Vocal police protester busted repeatedly on fake cop charges

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One of the most vocal leaders of an Atlanta group protesting police brutality has himself been arrested multiple times for impersonating a police officer.

Tyree "Sir Maejor" Page is currently on probation after pleading guilty to lesser crimes of obstruction of a police officer and carrying a weapon in an unauthorized location.

In the days following the often chaotic marches through Atlanta protesting fatal police shootings, Tyree Page became one of the faces of the movement. He was part of the group that met with Atlanta mayor Kasim Reed to demand changes in police training and tactics. Page even spoke at a joint news conference.

"We stand on the shoulders of those that have paved the way for us to be able to protest in the streets and to be able to have our voices heard," Page said in July with Mayor Reed and chief George Turner standing behind him.

What the mayor's office says it didn't know at the time is this police protester had already been arrested multiple times for impersonating a police officer.

Page would not answer our questions when we tried talking to him outside his west Atlanta home. His public social media sites boast pictures of him decked out with weapons and tactical gear.

In December, 2014, Atlanta police charged him with impersonating a police officer when they found him at a Shell Station on Joseph P. Lowery Boulevard "wearing a replica of the Atlanta police officer uniform," Glock 45 automatic pistol and other gear. According to the police report he had a black female handcuffed in front of the gas station. Page said he was working security there.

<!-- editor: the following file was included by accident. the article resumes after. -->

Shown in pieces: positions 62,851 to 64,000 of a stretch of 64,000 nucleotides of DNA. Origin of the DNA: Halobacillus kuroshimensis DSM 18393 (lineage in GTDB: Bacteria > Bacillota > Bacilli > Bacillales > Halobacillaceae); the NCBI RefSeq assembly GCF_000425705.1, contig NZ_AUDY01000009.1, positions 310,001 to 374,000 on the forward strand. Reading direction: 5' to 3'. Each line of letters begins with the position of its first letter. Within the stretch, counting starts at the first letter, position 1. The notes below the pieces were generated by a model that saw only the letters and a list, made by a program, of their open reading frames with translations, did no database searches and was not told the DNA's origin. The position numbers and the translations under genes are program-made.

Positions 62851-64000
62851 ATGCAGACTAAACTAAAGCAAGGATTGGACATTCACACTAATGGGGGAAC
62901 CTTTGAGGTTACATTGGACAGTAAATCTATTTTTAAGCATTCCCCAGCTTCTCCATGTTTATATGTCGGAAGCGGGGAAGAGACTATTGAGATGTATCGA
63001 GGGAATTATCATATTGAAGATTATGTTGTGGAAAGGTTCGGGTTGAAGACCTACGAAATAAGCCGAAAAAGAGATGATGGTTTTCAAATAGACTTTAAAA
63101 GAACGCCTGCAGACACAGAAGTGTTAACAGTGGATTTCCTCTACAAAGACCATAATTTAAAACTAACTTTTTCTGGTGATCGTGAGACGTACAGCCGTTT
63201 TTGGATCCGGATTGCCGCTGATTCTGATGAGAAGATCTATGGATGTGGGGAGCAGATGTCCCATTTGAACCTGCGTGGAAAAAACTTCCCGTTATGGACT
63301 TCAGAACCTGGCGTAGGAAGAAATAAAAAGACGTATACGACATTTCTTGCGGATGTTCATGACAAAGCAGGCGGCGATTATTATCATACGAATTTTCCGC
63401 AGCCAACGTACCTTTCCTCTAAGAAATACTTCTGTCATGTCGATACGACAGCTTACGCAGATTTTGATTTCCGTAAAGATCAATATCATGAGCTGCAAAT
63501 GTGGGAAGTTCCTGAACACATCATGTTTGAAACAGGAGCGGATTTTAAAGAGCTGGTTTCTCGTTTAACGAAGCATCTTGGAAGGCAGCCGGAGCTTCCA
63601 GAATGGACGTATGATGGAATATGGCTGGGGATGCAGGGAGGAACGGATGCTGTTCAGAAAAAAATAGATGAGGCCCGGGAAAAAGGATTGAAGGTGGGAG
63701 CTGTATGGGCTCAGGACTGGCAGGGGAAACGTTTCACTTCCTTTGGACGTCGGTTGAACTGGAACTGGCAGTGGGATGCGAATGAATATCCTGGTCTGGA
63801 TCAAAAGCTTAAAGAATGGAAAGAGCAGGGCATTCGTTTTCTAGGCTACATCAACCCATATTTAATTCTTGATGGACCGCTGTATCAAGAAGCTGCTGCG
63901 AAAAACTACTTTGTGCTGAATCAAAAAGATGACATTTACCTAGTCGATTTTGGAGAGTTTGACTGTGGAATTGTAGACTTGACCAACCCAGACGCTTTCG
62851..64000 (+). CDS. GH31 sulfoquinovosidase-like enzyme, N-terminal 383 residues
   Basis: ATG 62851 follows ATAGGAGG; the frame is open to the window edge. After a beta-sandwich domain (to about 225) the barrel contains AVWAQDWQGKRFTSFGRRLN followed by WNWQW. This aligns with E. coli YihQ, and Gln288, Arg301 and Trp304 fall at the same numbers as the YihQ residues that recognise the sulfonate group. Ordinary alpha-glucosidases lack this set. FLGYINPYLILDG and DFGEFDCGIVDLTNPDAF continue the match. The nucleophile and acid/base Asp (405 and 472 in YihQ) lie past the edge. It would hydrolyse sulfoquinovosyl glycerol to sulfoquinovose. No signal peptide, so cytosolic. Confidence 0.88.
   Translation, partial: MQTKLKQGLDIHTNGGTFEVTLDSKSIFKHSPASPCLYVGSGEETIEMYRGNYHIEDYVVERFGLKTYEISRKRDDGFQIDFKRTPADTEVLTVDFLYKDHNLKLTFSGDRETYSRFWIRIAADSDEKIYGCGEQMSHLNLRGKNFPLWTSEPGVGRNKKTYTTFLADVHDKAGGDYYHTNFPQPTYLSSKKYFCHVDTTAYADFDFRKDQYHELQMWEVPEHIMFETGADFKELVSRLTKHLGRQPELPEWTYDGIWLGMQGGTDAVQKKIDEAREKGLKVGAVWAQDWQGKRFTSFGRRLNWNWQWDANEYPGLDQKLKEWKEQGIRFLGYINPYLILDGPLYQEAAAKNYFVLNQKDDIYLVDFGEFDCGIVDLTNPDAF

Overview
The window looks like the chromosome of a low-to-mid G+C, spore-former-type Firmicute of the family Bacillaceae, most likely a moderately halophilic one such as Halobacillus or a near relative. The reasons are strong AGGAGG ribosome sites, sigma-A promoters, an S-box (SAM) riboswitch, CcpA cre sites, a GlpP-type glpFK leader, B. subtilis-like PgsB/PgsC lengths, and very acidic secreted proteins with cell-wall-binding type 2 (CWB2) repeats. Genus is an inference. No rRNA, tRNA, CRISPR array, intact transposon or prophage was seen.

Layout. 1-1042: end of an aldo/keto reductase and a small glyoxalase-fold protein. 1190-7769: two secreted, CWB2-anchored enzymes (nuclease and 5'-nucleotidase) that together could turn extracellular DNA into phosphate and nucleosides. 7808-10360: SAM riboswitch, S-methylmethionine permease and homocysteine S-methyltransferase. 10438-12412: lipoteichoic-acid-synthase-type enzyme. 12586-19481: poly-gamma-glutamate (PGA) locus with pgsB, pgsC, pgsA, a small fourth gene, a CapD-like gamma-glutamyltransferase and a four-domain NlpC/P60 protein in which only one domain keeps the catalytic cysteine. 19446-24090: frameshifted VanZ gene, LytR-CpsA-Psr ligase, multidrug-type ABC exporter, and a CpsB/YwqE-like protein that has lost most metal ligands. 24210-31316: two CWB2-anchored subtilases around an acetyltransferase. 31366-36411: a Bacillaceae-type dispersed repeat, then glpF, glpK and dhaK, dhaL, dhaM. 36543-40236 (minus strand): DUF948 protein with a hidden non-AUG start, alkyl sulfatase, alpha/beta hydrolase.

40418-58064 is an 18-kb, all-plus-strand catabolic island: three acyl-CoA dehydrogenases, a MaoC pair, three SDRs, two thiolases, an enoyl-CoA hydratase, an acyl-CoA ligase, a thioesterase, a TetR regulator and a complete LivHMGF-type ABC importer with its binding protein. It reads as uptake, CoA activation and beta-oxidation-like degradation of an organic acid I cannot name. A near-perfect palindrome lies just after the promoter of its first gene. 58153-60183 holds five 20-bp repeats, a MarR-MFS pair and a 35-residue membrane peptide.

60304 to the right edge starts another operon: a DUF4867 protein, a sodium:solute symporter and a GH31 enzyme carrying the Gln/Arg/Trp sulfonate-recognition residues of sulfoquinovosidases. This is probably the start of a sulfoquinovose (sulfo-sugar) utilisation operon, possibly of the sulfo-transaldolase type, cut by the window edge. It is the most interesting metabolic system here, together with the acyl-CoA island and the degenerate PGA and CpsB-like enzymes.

In October, 2015, police reports say Page was again armed, wearing a bulletproof vest outside a MARTA station. He even demanded to see ID from a man who turned out to be an APD sergeant.

The police impersonation charges even stretch into this year. According to court records, Page was arrested in January after he "blustered" his way past security guards at the Sloppy Floyd state office building by claiming he was an FBI agent. The court records say he was carrying a gun. He managed to get into the Secretary of State's corporate records office.

In fact, a witness at the Sloppy Floyd building stated Page "had more weapons than I ever seen an officer wear." He ultimately was allowed to clear up all three counts by pleading guilty to lesser charges of obstruction and carrying a weapon in an unauthorized location. Page is currently on two years probation.

Page and the Black Lives Matter of Atlanta movement parted ways several months ago. Recently, he started his own group: Black Lives Matter of Greater Atlanta.

Tiffany Roberts is legal advisor to the first group. She said they had no idea Page had been arrested so many times on police impersonation charges.

"I'd say it's peculiar at the very least and some aspects of it are alarming considering getting firearms past security checkpoints and so forth," Roberts admitted.

"Are you happy he's not part of your group anymore?" I asked.

"I'm happy that anyone who doesn't chose to abide by our principals chooses to do something else. A person who would impersonate a police officer for any particular purpose... it's interesting that they would be involved in this movement because we focus on supporting one another and holding police accountable."

In some of the police reports Page explained he was wearing tactical gear and carrying a weapon because he was also a bounty hunter. However, those "recovery agents" are supposed to be registered with the local sheriff's department. Both Fulton and DeKalb told us they have no record of Page having such registration.

Both the mayor's office and APD said Page's criminal past was "not relevant" to their meeting with him in July because it was a meeting open to any member of the public.